Bill Frerking (University of Missouri—Columbia School of Law) leads sustainability at Georgia-Pacific.

Bill Frerking Georgia-Pacific sustainability


The Frerking Framework:
Risk mitigation—Advantage—Righteous

- Risk Mitigation: Compliance and ethics are necessary but insufficient to be sustainable. Meeting base expectations are evolving all the time. For example, CSR reporting used to be considered leadership 10 years ago. Not now. It’s become foundational.

- Advantage: Bringing a competitive distinction to the customer that offers a societal benefit.

- Righteous: Making people feel better about themselves and doing the world a favor. Frerking used the GP enMotion® hand cleaning machine as an example. He sold me on it! This touchless system provides excellent social and environmental benefits, and according to Frerking saves customers on average about 30 percent in both towel use and cost over multi-fold towels.

These discussions led me to realize how the logic and rigor of a lawyer’s mind is a valuable asset to a company’s sustainability future. Sustainability professionals can learn from legal colleagues. Here are some of the best tips. 

Six tips from sustainability/legal leaders

  1. “Make it Mother Goose simple,” says Page. “The legal mind can aggregate a lot of data and present a precise summary.”
  2. “See the lawyers as an extension of what your are doing. See them as your right hand,” says Marotta
  3. Page adds: “In all great relationships, communication is the leading element. Set aside the time and be willing to find at least one person in legal and ask how they want to receive and review information.”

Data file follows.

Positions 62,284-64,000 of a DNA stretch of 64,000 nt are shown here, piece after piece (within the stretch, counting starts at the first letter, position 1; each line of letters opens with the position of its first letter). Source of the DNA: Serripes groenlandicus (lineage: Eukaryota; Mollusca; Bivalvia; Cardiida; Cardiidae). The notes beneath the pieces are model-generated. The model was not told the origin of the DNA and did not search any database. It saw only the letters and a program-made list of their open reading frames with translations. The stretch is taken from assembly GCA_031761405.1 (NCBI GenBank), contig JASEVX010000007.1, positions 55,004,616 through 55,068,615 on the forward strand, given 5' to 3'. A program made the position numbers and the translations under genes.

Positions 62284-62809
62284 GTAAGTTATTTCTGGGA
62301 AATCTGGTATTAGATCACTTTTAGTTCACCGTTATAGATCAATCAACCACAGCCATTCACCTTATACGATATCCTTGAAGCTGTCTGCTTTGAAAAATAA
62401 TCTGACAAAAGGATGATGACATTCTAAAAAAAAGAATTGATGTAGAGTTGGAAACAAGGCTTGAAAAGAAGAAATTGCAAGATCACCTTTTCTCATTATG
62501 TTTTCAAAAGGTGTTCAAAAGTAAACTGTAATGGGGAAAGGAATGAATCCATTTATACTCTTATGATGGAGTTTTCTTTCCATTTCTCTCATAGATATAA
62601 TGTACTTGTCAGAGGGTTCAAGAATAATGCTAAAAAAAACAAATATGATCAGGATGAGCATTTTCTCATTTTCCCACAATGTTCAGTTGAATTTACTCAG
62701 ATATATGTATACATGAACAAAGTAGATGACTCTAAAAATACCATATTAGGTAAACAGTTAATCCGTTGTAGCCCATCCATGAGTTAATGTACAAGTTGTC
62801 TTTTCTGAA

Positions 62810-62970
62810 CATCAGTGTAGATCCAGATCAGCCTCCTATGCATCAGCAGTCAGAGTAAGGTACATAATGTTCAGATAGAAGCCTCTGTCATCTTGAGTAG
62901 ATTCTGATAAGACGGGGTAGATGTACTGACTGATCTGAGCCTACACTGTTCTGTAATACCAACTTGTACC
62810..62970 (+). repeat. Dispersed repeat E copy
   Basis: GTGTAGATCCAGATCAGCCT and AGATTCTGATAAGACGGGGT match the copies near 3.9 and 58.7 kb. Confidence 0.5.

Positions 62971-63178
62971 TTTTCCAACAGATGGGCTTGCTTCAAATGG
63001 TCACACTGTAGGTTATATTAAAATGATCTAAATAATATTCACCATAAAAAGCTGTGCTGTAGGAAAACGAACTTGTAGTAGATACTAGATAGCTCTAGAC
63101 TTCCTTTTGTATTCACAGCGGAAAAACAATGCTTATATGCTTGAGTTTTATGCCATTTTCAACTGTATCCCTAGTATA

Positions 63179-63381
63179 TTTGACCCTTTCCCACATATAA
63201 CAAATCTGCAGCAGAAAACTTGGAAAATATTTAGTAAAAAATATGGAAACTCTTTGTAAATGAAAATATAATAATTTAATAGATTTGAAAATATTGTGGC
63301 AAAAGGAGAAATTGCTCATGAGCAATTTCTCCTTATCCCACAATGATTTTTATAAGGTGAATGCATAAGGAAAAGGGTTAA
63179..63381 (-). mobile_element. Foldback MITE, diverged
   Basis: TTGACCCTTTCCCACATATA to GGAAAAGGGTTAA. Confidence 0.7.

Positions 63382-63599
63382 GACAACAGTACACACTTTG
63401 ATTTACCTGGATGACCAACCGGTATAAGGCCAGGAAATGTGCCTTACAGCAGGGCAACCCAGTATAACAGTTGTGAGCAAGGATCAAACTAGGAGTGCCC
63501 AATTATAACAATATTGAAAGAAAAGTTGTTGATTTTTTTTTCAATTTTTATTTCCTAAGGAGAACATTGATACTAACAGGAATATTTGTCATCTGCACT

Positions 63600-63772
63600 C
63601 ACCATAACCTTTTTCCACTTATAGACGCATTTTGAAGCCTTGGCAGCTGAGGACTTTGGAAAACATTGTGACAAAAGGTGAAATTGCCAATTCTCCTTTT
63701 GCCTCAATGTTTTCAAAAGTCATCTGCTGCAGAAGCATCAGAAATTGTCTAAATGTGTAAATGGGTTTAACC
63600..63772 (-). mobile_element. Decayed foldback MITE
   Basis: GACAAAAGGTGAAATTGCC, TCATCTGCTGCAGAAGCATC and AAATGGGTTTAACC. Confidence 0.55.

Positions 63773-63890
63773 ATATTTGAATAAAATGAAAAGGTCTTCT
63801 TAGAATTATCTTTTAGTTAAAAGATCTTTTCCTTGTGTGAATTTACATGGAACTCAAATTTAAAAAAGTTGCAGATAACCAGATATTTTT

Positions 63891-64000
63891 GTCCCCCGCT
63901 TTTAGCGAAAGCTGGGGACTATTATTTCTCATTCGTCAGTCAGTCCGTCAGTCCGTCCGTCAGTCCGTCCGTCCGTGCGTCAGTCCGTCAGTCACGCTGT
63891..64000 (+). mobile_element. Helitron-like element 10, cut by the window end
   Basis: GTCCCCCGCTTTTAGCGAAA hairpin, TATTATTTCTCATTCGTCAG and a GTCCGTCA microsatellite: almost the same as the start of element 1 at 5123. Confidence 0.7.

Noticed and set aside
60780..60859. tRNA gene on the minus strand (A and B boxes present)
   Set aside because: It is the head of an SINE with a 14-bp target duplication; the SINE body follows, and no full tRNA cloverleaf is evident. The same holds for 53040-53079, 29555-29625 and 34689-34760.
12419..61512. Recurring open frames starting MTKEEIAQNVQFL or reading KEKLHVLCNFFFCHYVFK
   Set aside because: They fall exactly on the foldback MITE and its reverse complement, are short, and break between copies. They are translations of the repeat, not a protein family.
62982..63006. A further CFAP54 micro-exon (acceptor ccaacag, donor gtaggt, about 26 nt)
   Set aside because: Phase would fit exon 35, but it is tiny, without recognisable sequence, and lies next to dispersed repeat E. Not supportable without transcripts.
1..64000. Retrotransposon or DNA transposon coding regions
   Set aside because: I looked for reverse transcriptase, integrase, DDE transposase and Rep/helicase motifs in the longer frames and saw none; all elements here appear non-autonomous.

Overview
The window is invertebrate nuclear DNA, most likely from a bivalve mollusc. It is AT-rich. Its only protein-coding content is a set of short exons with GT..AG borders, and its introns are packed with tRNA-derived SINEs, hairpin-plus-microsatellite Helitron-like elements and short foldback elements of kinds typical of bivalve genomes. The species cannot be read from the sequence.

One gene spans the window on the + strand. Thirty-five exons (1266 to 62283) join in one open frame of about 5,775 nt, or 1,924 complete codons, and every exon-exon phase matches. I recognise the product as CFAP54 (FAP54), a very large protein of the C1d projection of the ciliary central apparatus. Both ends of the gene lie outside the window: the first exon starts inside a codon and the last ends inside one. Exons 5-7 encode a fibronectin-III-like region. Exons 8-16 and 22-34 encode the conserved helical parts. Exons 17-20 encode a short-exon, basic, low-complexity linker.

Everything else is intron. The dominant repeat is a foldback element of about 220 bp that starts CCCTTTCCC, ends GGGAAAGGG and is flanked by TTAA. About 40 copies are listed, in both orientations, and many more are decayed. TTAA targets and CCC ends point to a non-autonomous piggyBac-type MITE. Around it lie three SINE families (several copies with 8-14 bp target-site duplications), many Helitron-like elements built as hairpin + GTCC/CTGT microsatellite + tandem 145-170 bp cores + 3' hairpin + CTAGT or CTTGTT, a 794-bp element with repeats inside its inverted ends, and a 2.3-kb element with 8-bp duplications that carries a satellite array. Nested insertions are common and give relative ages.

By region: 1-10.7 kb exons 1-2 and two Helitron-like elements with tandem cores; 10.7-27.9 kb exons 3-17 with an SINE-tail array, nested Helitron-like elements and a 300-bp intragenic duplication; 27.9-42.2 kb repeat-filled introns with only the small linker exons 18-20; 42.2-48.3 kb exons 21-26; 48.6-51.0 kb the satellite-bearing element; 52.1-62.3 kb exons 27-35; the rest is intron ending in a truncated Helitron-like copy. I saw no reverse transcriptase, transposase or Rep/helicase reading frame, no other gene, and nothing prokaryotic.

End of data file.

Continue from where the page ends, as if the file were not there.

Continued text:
4. Think about the Tesla “insane mode.” Frerking brought up how Tesla has a campaign showing how you can go from a dead stop to 60 mph in 3.2 seconds. How did lawyers approve this? “There must be strong relationships between business leaders and attorneys.”
  5. A “challenge” culture is a good thing, according to Frerking. “We don’t have a veto right, but what we have is a ‘challenge flag’ and enough humility up and down the organization to use it.”
  6. Look for all the implications. “When practicing law, you need to look at the long-term strategy to win the case and what all the implications are,” adds Marotta.

Here’s the revelation: Legal is not the problem. It is with us, the sustainability professionals.

Yes, legal teams are tough, thorough and omnipresent. We need them and their discipline in the sustainability field. It’s a sign that sustainability has arrived when the lawyers care so much!

When I shared these discussions with Dr. Grandin, she told me, “I want to work with more lawyers like these. We need more legal visionary thinkers versus ones who think ‘inside the box’ and block progress.” 

So rather than throw the lawyers out of the room, let’s give them their due for doing their job, and doing it well. Even when we encounter those that are the “blockers,” it just means it’s time to throw the sustainability execs into the room to persuade management to make a different decision. 

Toughen up. Don’t lie down when the lawyers or financial experts ask their probing questions. Prepare better arguments to win your case.